Fu De Keng Public Cemetery (富德公墓辦公室), The best view belongs to the dead
It is often said that Taipei is located in a basin. Overlooking the city from one of its high-rises, it quickly becomes clear why. It is because of the hill ranges surrounding the city in their lush dark green, only surmounted by the Yangmingshan volcano in Taipei’s north.
From our neighborhood close to Taipei 101, the Yangmingshan is often hidden by the city’s buildings and haze. So it is the Mountains of the “Four Beast” (四獸山) that are nature’s strongest grasp onto the city. The elephant, tiger, lion, and leopard mountains are popular lookouts, extending to the lower range of Wenshan (文山) hill, reaching deep westwards into the metropolis. And while the hiking trails of the beasts quickly give the wanderer the impression of leaving the city (an illusion, nonetheless), the western part never stops flirting with the city.
The trails of Wenshan are a good way to spend a weekend morning. Close and short enough to even avoid the summer’s heat, they offer a good distraction from the work week and leave enough of the day for some household chores or just chilling.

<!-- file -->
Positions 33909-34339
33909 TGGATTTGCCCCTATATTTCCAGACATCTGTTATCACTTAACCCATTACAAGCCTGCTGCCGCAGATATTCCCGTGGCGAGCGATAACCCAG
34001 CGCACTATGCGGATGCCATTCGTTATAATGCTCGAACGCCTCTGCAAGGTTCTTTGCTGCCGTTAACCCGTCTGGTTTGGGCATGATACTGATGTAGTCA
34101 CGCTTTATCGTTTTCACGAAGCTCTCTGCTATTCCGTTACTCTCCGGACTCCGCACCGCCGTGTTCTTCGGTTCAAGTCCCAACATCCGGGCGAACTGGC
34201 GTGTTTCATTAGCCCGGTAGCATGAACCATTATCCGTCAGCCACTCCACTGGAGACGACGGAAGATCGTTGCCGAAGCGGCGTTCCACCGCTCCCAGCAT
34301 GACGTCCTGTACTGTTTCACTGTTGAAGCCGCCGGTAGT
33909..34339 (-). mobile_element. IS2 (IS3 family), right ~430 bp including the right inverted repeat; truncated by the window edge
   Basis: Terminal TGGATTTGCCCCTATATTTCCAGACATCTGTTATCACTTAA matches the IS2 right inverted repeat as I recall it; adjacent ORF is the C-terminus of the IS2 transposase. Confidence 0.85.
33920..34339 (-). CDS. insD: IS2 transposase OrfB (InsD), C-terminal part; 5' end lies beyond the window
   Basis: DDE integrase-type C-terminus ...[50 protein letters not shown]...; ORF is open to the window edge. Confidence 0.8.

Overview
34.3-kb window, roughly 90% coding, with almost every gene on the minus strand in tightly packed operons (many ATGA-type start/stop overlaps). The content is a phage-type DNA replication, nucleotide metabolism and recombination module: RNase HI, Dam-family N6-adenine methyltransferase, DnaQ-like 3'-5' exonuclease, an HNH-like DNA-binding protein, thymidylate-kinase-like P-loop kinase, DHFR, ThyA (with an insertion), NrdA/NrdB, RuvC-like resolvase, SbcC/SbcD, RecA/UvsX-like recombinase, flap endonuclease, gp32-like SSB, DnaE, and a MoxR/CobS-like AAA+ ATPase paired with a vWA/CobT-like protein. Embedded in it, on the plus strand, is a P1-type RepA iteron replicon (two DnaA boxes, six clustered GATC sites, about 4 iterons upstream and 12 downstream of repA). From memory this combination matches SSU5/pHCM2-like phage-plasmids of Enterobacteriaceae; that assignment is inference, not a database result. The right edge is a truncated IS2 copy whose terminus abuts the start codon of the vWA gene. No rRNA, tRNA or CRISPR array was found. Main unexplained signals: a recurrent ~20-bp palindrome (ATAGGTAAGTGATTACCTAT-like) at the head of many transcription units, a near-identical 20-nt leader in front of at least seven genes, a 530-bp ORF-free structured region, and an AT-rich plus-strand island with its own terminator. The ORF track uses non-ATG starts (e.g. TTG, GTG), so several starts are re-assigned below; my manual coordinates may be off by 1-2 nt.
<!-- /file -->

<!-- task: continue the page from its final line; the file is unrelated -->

Visiting it once more at the end of March (2023), we started at the well-planned Fujhoushan Park (福州山公園), from where a smaller trail (土地公嶺古道) leads east. The fact that some of its lifts are left natural without stairs, the path even blocked by storm damage at one point, made it clear that it does not belong to Taipei’s best-known ones. (A definite plus for anyone who wants to avoid the crowds at Elephant Mountain!)
The hill range was beautiful as always, with butterflies, rugged viewpoints, and Taiwan’s colorful flora. Yet, its most interesting part was where it again served civilization, at the wide ranges of Fu De Keng Public Cemetery (富德公墓辦公室). In Taiwan, the mountain sides overlooking cities and the seas belong to the dead, and on the slopes surrounding Taipei, hundreds of mausoleums remind of the generations that were and have built the city.
With its trees and flowers, bricks and faded photographs, the cemetery is a dignified place. It keeps the memory of the ancestors alive, did so especially in the weeks at the end of March before “tomb sweeping day”. Photographs of men in uniform reminded of Taiwans difficult, more military past, its Muslim graves of a more diverse, multicultural present.
(I learned afterwards that in other parts of the cemetery, you can find unmarked graves of pro-democracy protesters buried some 80 years ago after their execution. Complex layers of history, light and dark and dark and light – for a German this too feels like home.)